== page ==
Which Artists inspire you, and why?

Alive or dead, which artists inspire you, and why?

Thought it would be good to have another one of these types of threads. :)


  • Great idea @Richard_P, this will help expose me to other artists!

    Here are a few that I find particularly inspiring to me.

    When I was in The National Gallery of Art in Washington DC, there were many extraordinary paintings but 2 paintings really stood out to me. I couldn't stop staring in wonder at Claude Monet's Woman with a Parasol-Madame Monet and Her Son, 1875.

     John Singer Sargents Simplon Pass 1911. I realize that both artists have many other more famous works, but wow, both of these just blew me away, not really sure why. 

    Andrew Wyeth - love his subject matter, simplicity, and starkness of his works.

  • I love Peter Brown's works. His works are very attractive! 
    I don't want to get into John Constable, Turner, impressionists. Most influential modern painters to me are as following, mostly due to closeness of technique. 

    Stefan Baumann. 


    Jeremy Lipking

    Mark Carder

  • @MichaelD, being myself a bit individual and somewhat a 'romantic', I can read Nicolas Martin's emptiness paintings quite naturally. Cleverly contrived subject and very capable brushwork. Almost 50/50 regards whether the pictures might inspire or appeal somehow. Certainly, there is a sort of 'vacant' drama in the paintings you've presented here. Very competent and sensitive indeed, but where as a painter is he going?
    'Pete The Street', on the other hand, is marching forward – and at pace. Look at the people as he paints/invents them. They've got no legs, they've got no person, they have no real presence – they are there as confetti. No, that man is into architecture, shapes and surfaces. He even makes the road vehicles – buses, vans, and such – part of the architectural environment. And he makes them fit together, clever man. And well done you for posting them here.
    Rgds, Duncan

  • @MoleMan

    Well Nicolas Martins work appeals to me, and thats why I posted it. As for your question on “where as a painter is he going ?” Why not contact Nicolas and ask him that yourself. I have always found him to be most amiable, particularly recently when I sought advice on his pochade plein air box.

     I dont think I could answer that question if it was put to me.  :)

    You have kind of done a bit of a critique as well as a comparison on them.

    I just see them as individuals whos work I really enjoy.

    Subjectivity is the word.

    I am glad you appreciated my posting them.

  • @MichaelD what a mood in the paintings of Nicolas Martin. I'm glad you made me discover him. Very inspiring.
  • I am glad you like his work @adridri I find it wonderful  :)
  • edited November 24
    Great idea @Richard_P. Here is my take. 

    My absolute number1: Richard Schmid. He is for me the master of 'ugly' painting as Marc call it, with a personal touch that makes his work recognizable among many. His abstract brushmarking is just astonishing. Realism and impressionism at the highest level, and a touching character. Wish I had started painting when he was alive.

    Number 1 ex-æquo: Nathan Fowkes. I don't like so much what he mainly advertise for on media, namely animation oriented art, but his landscape quick sketches in watercolor and gouache have had the most influence in my introduction to art. What a born teacher he is, and what he can achieve in a minimal number of brushstrokes in pocket size sketchbooks is just marvellous to me. His portraits sketches are a delight as well.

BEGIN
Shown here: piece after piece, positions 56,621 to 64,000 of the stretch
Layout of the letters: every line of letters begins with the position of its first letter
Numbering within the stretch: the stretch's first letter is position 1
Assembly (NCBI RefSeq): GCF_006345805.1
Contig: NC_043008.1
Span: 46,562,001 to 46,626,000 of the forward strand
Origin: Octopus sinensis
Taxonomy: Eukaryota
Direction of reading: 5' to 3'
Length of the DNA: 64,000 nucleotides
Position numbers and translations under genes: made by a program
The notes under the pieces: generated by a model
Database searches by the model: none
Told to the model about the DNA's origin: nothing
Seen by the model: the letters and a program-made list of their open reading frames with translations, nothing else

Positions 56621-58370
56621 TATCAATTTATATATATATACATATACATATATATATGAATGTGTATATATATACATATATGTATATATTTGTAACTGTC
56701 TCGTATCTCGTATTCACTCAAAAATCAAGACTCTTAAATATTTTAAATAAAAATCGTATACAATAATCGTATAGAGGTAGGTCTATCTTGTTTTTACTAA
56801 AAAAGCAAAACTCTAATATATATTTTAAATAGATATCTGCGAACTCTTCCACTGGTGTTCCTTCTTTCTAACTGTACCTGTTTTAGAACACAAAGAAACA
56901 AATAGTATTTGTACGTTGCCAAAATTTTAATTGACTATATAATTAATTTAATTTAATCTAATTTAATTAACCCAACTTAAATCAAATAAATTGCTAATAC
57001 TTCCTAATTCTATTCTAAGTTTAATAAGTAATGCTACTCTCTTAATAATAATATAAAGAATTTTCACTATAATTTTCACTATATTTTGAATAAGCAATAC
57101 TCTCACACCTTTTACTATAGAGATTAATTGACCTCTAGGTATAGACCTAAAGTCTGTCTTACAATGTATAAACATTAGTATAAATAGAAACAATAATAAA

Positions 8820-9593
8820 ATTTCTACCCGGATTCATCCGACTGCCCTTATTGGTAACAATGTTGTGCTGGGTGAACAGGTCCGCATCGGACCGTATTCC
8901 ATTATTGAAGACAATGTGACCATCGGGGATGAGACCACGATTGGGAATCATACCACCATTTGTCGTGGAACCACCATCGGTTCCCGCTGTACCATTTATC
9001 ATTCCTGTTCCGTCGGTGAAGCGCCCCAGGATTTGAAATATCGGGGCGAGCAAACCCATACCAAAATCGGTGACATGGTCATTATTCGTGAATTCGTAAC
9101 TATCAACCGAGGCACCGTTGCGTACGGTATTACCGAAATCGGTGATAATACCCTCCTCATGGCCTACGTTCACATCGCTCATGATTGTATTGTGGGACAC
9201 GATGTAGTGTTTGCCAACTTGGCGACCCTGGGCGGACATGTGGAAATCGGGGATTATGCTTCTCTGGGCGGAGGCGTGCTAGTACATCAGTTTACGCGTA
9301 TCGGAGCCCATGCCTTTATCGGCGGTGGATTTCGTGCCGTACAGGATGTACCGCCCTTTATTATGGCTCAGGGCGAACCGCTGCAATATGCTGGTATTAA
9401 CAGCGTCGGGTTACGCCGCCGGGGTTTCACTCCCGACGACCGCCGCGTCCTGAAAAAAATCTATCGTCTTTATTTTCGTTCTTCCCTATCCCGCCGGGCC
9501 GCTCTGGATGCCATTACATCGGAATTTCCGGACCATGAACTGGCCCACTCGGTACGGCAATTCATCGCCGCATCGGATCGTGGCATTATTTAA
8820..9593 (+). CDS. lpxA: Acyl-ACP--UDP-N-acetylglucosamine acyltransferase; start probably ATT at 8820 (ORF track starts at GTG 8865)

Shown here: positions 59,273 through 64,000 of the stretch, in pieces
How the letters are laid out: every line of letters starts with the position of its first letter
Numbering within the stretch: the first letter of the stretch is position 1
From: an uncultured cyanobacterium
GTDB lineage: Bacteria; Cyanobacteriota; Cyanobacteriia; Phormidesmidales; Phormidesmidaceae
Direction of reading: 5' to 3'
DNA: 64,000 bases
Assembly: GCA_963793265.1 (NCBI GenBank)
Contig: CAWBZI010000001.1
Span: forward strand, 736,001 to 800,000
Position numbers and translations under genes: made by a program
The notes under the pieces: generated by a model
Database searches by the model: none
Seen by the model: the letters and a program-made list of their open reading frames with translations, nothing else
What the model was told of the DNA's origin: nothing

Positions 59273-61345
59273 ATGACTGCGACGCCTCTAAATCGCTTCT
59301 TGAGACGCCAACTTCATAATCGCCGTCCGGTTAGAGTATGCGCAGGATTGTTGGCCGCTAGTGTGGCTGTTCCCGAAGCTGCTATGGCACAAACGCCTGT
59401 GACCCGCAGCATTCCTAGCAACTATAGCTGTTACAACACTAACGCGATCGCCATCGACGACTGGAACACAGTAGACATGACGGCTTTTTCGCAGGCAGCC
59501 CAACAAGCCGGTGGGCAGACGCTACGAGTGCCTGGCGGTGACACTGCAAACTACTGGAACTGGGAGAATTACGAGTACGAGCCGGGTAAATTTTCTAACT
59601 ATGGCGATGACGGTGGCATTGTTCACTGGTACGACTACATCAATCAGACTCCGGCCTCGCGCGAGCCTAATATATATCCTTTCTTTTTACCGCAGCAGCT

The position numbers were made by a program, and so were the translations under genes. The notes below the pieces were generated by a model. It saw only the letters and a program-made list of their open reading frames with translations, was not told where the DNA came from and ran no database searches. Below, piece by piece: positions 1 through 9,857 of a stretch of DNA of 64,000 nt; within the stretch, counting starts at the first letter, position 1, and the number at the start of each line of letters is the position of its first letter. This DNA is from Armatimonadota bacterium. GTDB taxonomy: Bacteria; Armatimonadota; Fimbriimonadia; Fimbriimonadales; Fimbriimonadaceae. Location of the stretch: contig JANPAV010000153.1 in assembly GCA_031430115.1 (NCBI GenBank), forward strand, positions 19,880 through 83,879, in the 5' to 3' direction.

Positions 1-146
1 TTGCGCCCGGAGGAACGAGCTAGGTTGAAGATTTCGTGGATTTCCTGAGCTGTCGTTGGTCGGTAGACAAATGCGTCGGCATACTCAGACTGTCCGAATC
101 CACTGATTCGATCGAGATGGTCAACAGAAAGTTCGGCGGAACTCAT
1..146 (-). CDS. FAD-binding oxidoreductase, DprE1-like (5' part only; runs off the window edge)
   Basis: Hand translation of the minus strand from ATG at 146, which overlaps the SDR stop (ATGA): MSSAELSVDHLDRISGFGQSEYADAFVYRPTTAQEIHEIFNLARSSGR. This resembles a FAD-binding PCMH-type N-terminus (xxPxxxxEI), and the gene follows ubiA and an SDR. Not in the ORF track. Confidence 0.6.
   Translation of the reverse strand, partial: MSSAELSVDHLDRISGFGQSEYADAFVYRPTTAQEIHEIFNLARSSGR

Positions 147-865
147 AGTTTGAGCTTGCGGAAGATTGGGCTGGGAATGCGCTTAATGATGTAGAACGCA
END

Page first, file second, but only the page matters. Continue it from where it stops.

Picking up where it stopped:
Mark boedge: similar to Schmid, a sense of edge and dirty color that really appeal to me.

    And Sargent, Marc carder, Scott Christensen.

  • Lipking, Carder, but Ver Meer is the man.  There is no one who inspires me to paint like Ver Meer. From tronies to genre paintings, I have him in mind whenever I paint.
  • edited November 25
    Great idea for a thread, @Richard_P

    There are so many I could mention, but up at the top of my list of landscape painters I'd put Ivan Shishkin, Arthur Streeton, and Richard Schmidt. These are painters whose work inspires because they are all great colorists and draughtsmen. And because I love their compositions and the way they handle paint. And because their subject matter speaks to me. 

    Here are two I love - one by Streeton and one by Shishkin. They both did many wonderful paintings but these two are perhaps their best known.

    Arthur Streeton - The purple noons transparent might - Google Art Projectjpg

    Streeton The Purple Noon's Transparent Might

    Morning in a Pine Forest 1889

    Shishkin Morning in a Pine Forest
  • Impressionists and their predecessors will never tire me. I want variety. I can browse through their works and every time find something new.

    Now get into our age. I find some interesting works, look up for more of the same artist, enjoy for some short time and then start noticing that they basically paint the same thing with the same style, brushwork etc.

    Lipking and Volegov are mentioned above. Yes. I also liked Gerhartz first. But look closely. Volegov: amazing color, brushwork so light that you feel his hands were flying and dancing above the canvas. The subject? I don't even need you to tell me what is there. A pretty young woman in a pensive romantic mood waiting for some handsome gentleman to take her to the next paradise retreat. A glass of champagne optional. 

    I remember I found an artist doing amazing cityscapes. Wow. Went to his website. A city nocturne displaying car lights reflected in wet asphalt. Repeated about 200 times. I am not exaggerating. He did not do anything else at all. Volegov at least did some still lifes.

    The variety is what I like on this forum and on Wetcanvas. 

    Ah yes. Richard Schmid is in the same range as classics. Never ever tires, any subject, any size. 
  • Thomas Moran.